New bill calls for ICE to stop arresting immigrants at NY courts

Dozens gathered outside Manhattan Supreme Court Tuesday in support of a new bill to keep Immigration and Customs Enforcement agents out of New York courthouses.

"If we want good government, then we have to provide to all New Yorkers justice," said attorney Luis Mancheno, with the Bronx Defenders.

Currently, ICE officers are arresting people targeted for deportation after they appear in court for unrelated matters, which is why New York Assemblymember Michaelle Solages introduced the Protect our Courts Bill in Albany, while a dual rally took place in Lower Manhattan.

Supporters of the bill say the tactic is becoming a regular occurrence with more and more ICE officers appearing in courthouses around the city and state, leading to an uptick in the number of immigrant arrests.

"This is happening here in the city and across the state," said Carlos Menchaca, chair of the City Council committee on immigration. "And we're hearing from constituents all over that ICE is there, that ICE has picked up.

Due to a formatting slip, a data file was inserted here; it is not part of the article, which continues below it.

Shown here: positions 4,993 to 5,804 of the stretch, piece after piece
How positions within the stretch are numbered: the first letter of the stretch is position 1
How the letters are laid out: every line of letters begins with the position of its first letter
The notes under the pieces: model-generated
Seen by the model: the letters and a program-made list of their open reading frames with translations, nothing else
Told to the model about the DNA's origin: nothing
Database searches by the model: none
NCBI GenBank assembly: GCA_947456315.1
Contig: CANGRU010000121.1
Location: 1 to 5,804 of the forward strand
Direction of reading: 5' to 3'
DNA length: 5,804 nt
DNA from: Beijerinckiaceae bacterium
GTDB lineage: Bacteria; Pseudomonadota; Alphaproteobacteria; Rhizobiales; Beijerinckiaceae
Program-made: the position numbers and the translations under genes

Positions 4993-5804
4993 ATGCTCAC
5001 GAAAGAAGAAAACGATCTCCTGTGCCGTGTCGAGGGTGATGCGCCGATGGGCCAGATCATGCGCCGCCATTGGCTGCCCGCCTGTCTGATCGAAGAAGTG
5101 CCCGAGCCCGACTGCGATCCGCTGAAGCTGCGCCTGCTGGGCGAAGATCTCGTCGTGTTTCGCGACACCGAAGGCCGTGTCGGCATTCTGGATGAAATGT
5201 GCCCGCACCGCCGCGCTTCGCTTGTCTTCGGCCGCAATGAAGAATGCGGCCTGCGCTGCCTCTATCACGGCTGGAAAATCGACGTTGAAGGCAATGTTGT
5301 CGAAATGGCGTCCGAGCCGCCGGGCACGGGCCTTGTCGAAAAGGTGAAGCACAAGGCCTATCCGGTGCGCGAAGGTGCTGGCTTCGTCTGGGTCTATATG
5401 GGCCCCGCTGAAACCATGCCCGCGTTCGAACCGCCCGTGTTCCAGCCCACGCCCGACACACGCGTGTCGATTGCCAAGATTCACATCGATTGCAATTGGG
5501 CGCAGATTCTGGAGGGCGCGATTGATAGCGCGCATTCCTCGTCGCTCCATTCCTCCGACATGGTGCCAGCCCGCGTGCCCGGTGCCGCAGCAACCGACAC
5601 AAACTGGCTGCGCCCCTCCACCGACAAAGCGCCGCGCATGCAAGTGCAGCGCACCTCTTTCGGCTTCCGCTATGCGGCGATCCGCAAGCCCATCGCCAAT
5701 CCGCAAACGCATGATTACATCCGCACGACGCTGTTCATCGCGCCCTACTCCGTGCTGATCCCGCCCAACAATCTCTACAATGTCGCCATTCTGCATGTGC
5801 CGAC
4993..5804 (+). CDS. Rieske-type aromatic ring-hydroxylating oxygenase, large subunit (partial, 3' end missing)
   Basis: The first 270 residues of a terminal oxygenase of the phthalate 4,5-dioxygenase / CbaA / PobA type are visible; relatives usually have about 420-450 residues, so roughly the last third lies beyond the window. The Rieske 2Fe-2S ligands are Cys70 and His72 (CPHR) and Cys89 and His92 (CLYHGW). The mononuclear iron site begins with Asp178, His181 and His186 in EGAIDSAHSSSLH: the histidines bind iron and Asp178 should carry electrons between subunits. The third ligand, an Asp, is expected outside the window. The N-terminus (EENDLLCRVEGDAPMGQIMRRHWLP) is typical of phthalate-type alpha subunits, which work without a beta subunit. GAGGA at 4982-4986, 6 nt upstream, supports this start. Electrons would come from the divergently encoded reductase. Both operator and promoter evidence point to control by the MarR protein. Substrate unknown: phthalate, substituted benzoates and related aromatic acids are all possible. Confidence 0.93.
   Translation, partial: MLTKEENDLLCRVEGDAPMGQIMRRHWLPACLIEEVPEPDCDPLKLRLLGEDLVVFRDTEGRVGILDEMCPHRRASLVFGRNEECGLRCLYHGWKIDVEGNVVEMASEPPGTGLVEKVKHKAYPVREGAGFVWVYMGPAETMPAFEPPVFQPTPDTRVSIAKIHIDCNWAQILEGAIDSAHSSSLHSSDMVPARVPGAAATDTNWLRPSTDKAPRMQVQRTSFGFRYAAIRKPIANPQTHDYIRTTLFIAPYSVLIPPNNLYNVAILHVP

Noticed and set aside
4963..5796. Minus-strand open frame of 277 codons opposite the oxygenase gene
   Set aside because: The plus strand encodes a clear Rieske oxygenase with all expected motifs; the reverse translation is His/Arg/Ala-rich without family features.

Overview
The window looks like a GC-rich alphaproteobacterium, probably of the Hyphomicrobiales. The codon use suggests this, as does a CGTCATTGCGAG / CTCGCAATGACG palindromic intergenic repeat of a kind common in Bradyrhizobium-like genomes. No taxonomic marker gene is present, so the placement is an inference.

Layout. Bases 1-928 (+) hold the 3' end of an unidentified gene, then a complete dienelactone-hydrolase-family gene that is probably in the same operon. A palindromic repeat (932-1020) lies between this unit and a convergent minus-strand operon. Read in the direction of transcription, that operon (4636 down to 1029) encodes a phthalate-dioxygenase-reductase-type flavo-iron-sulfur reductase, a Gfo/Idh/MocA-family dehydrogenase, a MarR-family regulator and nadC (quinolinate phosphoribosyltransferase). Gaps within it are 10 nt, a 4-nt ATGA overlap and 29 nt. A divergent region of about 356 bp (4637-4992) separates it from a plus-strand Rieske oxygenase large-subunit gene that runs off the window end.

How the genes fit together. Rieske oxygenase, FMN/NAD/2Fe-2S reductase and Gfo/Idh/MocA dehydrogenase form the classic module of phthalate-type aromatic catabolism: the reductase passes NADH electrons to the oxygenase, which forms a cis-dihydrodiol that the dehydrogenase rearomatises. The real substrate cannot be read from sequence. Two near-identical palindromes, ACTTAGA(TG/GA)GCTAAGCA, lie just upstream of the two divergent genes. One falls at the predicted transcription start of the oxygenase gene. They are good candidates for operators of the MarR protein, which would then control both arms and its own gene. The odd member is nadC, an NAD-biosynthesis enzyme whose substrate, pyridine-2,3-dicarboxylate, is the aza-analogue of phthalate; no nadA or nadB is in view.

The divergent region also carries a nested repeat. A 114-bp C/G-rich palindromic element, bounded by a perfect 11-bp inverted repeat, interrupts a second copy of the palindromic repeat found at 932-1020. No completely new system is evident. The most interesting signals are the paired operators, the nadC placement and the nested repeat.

"Well, there has been a 1,200 percent increase from 2016 to 2017 of ICE operations in our courthouses. Our community members, our family members, our neighbors are being snatched away from their due process right. It's as simple as allowing all New Yorkers to have their day in court."

But with the increase in arrests, many immigrants fear going to court because there's a sense that the justice system is no longer there for them, whether they're alleged criminals or not.​

"A domestic violence case or a ticket that they might have gotten, it's actually impacting everyone," Menchaca said. "And so when people cannot come to court and seek justice and present their case in front of a judge for fear that them, or a family member that wants to support them, are not safe, that's the beginning and the crumbling of our courts."

If the bill passes, ICE officers would require a warrant or court order to make any arrests in or around New York courthouses.

PIX11 News has reached out to ICE for comment on the proposed legislation.